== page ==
On that note, let's get into Thug. People are saying he’s the best mentor in the game with artists like Gunna, Lil Keed and more under his umbrella. He also had two No. 1 albums last year. What do you think is the most important ingredient to his success?

I think it's him. I get back to saying it's him being with a company that allows for audibles. Who puts out two albums in one year? We consistently allow him to innovate. And don’t get stuck in a way you have to do things. We encourage him to do it his way. We encourage him to not just put out records but to tell stories, to have cultural moments in time. Think about when we had "Hot" out. And then we come back with "Ski" and then they came with "Pushin P." You can't make this shit up.

To say Thug is a genius is even shortsighted because he's an entrepreneur. He's art. He's one of one. He's also a great copilot when necessary. He'll play whatever role he needs to play. You saw him out everywhere with Gunna when the album came out, getting on the plane, arguing with the pilot, getting thrown off of a plane. I just think he's a special individual. He's a friend. We talk about real things, about life and so there's a trust factor between him and YSL and Gunna and 300 and management that is unparalleled in our business because we put him first.

What made you trust in the people that Thug was championing in YSL? You have dozens on dozens of artists on your roster. Everyone wants to do a compilation and put their team on.

You know, this is not my first compilation. I've done them with Def Squad and with the Wu-Tang Clan and Redman and Method Man. Compilations are moments in time. My whole thing is #FamilyBusiness. We had a family meeting and everybody got to come and sit around and say what they say and we made an album of it. That's what Slime Language 2 was. It was family getting together saying, “We all got to say.” And I'm following Thug's vision. I'm proving a value proposition because I understand what he was trying to accomplish. He wanted to say that we're the biggest family. He wanted to refine what a family is.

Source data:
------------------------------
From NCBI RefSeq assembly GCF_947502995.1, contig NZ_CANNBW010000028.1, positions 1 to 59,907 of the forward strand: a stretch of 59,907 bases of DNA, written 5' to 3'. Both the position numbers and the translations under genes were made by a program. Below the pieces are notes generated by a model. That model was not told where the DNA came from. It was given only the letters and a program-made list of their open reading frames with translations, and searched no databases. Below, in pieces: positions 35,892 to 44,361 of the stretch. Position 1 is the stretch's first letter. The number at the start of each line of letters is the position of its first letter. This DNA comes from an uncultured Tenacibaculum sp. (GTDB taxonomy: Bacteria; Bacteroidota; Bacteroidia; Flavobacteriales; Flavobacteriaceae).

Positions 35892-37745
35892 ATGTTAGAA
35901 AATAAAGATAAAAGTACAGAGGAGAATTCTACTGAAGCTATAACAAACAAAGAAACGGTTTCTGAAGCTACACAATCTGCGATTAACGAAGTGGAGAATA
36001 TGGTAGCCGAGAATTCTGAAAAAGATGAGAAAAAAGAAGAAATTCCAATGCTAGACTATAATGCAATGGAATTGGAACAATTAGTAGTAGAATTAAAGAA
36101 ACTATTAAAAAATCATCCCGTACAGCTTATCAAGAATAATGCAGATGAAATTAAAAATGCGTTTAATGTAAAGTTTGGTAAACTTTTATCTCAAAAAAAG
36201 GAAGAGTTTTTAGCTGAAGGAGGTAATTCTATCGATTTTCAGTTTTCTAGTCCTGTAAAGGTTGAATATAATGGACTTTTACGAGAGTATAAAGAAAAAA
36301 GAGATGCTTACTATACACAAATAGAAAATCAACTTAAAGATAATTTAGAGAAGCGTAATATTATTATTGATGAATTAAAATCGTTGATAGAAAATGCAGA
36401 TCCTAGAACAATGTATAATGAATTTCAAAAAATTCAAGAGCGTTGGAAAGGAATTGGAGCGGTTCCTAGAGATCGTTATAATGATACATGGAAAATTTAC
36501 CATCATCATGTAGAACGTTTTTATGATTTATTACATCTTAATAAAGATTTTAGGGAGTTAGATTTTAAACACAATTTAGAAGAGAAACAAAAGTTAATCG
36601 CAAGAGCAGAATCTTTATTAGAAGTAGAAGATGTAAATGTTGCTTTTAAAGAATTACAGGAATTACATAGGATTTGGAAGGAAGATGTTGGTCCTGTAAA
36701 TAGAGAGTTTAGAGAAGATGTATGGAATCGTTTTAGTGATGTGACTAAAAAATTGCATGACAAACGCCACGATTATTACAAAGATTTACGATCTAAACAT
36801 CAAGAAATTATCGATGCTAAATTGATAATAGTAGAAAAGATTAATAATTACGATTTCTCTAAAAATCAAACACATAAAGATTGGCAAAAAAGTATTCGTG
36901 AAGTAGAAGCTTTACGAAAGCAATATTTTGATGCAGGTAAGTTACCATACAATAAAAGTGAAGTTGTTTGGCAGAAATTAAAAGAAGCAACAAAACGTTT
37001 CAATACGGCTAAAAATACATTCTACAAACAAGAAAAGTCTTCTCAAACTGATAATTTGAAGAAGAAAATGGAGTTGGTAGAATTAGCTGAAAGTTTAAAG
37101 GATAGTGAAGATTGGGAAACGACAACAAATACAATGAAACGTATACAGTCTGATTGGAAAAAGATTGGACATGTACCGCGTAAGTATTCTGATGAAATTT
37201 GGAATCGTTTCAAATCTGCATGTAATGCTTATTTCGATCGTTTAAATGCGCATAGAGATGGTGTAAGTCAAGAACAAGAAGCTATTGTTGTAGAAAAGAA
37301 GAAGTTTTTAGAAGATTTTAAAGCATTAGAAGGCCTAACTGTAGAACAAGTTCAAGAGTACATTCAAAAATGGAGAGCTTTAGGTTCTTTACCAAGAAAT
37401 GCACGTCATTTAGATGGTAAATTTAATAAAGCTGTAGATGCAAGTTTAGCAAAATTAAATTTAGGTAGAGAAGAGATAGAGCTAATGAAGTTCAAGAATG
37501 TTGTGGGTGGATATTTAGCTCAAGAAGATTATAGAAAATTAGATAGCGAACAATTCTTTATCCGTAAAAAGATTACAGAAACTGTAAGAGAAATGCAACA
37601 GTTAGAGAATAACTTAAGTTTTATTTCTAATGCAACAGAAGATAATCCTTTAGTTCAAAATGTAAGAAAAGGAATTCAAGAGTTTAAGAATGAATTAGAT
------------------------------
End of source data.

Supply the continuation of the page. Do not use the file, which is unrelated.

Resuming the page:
Who are the people around you and what do they contribute to you? Think about how proud it is to have a No. 1 album with your family. That's like saying all of your cousins and uncles and brothers and sisters get together, you make an album and it goes No.1. To me, it's just a blessing to be led by him and to be of service in his vision. And that's what you'll get on [Slime Language] one and [Slime Language] two and whatever else he decides to do with the family of YSL.

We have to talk about Megan Thee Stallion as well. Look at how she’s blossomed from No. 1 songs to Grammys and everything in between. What was the moment that you recognized her star power?

A guy who does A&R for me named Selim [Bouab] said, “There's this girl in Houston. We gotta go here.” She was signed to 1501 at the time. And I remember her mom, God rest her soul, and her coming up to the office with everyone. There was just a feeling in the room that this was family. Her mom being a former artist, us having a deep relationship in Houston from way back to the Rap-A-Lot days, to Suave House… It was like, look at what we did with Thug and Migos and Fetty Wap. But we didn't have a female.

And so Meg, again another prophet to say, feed you, do you, get educated, stand your ground, tell people what the new millennial woman looks like and take control. Meg is a boss. She told me, “Kev, I'm the best female rapper. I'm the best rapper.” She just doesn't stop man. It's "Savage," it's "Hot Girl Girl Summer," it's "WAP." You can't stop her. I'm just proud that she chose us. I'm proud that to this day we're able to service her and provide her with a great value proposition that she cherishes.

You’ve been in the music business for over three decades. Where it stands right now in 2022, what do you think the game is missing?

More people of the culture making the decisions at the top. I think we have a lack of diversity. I think we have the No. 1 music in the world in our culture and the seats are not representative of who we are. Other than diversity in the seats, I don't think the industry is missing anything other than time to get back to the truth. Who we are, what we are and why we are. Tell a story of that moment. Going through the process of not just making a record for people to listen to but making a record for people to feel.

As someone who knows the true meaning of a legacy, what’s the secret to making a mark in the game?

When I turned 50, I said I want to listen, I want to learn, I want to love and I want to lead. Lead is the last thing because longevity only happens when you have evolution. When you're not tied to what was or what is, but you flow like water and you allow yourself to be fluid. When we started 300 [Entertainment] eight years ago, they were like, “Y'all are crazy.” Then Fetty Wap was the biggest-selling streaming artist. Migos made Culture one. Young Thug comes. Tee Grizzley's “First Day Out.” I can only tell you because I'm listening and I'm still learning and evolving and having a mindset of independence where I put the artist first. I empower people. I don't want to run the company. I want the company to run.

So, when I give you the responsibility of running the company, think about the decisions you're going to make. You're not going to make the decisions to be selfish. The weight of your directions is for 80 people, for 60-70 artists. Everybody doesn't want that rock. Everybody in my company wants the opportunity because they see when you do take that last shot, whether you miss or win, you learn, you don't lose. You learn and that's why I always say lead, love and learn. Those Ls are a muthafucka, boy.